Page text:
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  1. Good Thing

    Bucket Umbrella Stand

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    Transform an inexpensive flower bucket into a nice-looking umbrella stand by painting the bottom of the bucket with glossy oil-based enamel paint. In addition to providing color, the paint will help disguise any rust caused by dripping umbrellas. Mark the bottom third of a tall galvanized bucket (available at garden centers) with painters' tape; prime and paint this area and the bottom of the bucket. Let dry 24 hours before removing tape.

    Source
    Martha Stewart Living, April 2008
    More Bright Ideas
  2. Our Favorite Gardening Gear

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    After decades of weeding, wading, and planting, we dig these work shoes the most. 

    From top: breathable waterproof boots, sturdy clogs with removable foot beds, and all-purpose boots for cold weather. To protect hands, nothing beats Mud's nonslip, machine-washable gloves. 

    Hoser Classic Work Boots $95, muckbootcompany.com; Super-Birki Clogs $79, birki.us; Blundstone 500 $150, zappos.com; the original $6 per pair, by Mud, littlesgoodgloves.com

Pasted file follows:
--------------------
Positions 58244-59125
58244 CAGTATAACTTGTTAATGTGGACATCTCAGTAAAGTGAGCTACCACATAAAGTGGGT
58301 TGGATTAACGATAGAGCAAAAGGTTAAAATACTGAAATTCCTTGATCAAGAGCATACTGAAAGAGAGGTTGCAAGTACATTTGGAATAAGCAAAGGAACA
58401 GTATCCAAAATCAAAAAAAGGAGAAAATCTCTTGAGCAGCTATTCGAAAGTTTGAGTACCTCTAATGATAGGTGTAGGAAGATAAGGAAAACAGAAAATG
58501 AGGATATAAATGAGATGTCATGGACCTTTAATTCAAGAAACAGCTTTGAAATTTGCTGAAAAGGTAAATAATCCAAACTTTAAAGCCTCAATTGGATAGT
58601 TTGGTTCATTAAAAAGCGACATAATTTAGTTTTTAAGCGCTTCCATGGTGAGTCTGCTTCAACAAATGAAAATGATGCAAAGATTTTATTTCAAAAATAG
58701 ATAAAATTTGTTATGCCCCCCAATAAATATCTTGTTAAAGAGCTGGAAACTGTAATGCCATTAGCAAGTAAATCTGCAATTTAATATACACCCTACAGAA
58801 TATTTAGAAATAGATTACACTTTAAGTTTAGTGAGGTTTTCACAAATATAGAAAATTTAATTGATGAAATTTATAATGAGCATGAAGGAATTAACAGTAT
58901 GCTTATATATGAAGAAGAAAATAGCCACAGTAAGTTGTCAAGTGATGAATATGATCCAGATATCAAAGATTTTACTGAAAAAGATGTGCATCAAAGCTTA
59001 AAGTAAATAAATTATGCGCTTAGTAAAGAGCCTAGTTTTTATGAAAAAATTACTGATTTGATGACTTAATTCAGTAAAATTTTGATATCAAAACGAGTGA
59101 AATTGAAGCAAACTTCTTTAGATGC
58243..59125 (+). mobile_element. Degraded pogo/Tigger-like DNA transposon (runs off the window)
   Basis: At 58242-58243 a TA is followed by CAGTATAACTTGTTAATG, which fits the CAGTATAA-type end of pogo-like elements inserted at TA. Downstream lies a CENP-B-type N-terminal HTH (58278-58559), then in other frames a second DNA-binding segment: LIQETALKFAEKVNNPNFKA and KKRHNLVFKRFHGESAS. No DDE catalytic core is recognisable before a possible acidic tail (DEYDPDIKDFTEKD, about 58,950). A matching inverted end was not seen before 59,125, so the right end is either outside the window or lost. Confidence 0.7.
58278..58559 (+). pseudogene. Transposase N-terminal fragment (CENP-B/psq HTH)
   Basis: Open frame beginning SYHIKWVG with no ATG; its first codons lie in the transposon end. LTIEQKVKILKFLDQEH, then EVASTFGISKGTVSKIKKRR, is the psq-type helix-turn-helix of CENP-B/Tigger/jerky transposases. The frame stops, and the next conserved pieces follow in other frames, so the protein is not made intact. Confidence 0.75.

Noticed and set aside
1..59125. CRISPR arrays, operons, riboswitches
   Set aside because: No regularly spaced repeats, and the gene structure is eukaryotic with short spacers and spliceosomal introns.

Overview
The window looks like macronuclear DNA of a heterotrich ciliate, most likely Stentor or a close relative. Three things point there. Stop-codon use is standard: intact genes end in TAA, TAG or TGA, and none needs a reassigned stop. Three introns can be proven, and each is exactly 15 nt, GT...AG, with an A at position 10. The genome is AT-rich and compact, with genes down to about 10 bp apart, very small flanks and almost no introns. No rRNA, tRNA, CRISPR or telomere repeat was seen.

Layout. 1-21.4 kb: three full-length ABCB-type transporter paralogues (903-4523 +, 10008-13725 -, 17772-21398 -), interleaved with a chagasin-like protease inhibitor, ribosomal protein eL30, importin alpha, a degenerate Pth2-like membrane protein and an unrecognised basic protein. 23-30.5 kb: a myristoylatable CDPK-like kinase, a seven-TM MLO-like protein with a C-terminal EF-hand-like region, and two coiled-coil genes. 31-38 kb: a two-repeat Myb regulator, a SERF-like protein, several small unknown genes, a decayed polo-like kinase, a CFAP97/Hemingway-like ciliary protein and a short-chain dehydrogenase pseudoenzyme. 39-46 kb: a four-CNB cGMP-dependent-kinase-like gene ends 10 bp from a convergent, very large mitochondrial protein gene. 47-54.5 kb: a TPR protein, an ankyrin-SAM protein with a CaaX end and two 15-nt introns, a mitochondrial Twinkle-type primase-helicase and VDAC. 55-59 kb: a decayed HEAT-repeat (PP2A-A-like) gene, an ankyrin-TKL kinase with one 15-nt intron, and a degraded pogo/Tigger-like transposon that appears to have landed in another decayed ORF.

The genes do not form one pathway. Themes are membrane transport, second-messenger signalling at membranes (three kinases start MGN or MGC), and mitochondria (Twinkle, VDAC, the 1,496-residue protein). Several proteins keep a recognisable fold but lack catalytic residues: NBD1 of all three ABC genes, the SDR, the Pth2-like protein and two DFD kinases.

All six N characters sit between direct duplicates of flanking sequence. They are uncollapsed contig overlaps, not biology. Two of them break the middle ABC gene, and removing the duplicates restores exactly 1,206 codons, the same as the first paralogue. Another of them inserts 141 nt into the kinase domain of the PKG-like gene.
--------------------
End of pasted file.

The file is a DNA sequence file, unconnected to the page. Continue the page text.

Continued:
Source
    Martha Stewart Living, April 2010
  3. High Altitude

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    Hard-to-reach areas are a closet's no-man's-land. A spring-loaded pull-down rack, which you can install yourself, solves the problem. A light tug on a handle positioned in the center of the rod brings clothes to you.

    Source
    Martha Stewart Living, January 2009
  4. Plant Swatch

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    The next time you make a trip to the nursery to fill a gap in your garden, take along a bundle of clippings from the surrounding bed (bind the stems with a piece of twine). Having samples of your plants will help you choose new flora that fits right in.

    Source
    Martha Stewart Living, May 2010
  5. Jewelry Palette

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    Ceramic watercolor palettes provide perfect slots for sorting and separating earrings and other jewelry -- with no tangles. 

    Available at art-supply stores (fineartstore.com), they make delightful displays on dressers when filled with colorful gems. They're also small enough to tuck in a drawer.

    Source
    Martha Stewart Living, March 2010
  6. Pots of All Stripes

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    Here's an easy way to give new life to old terra-cotta pots you have around the shed: Paint them to create coordinating stripes. Using masking tape in various widths, mark a simple striped design on the pot. In a well-ventilated area, spray the exterior and the rim (and any accompanying saucers) with weatherproof spray paint; let dry completely. Peel off tape.

    Source
    Martha Stewart Living, February 2008
  7. More Home & Garden Ideas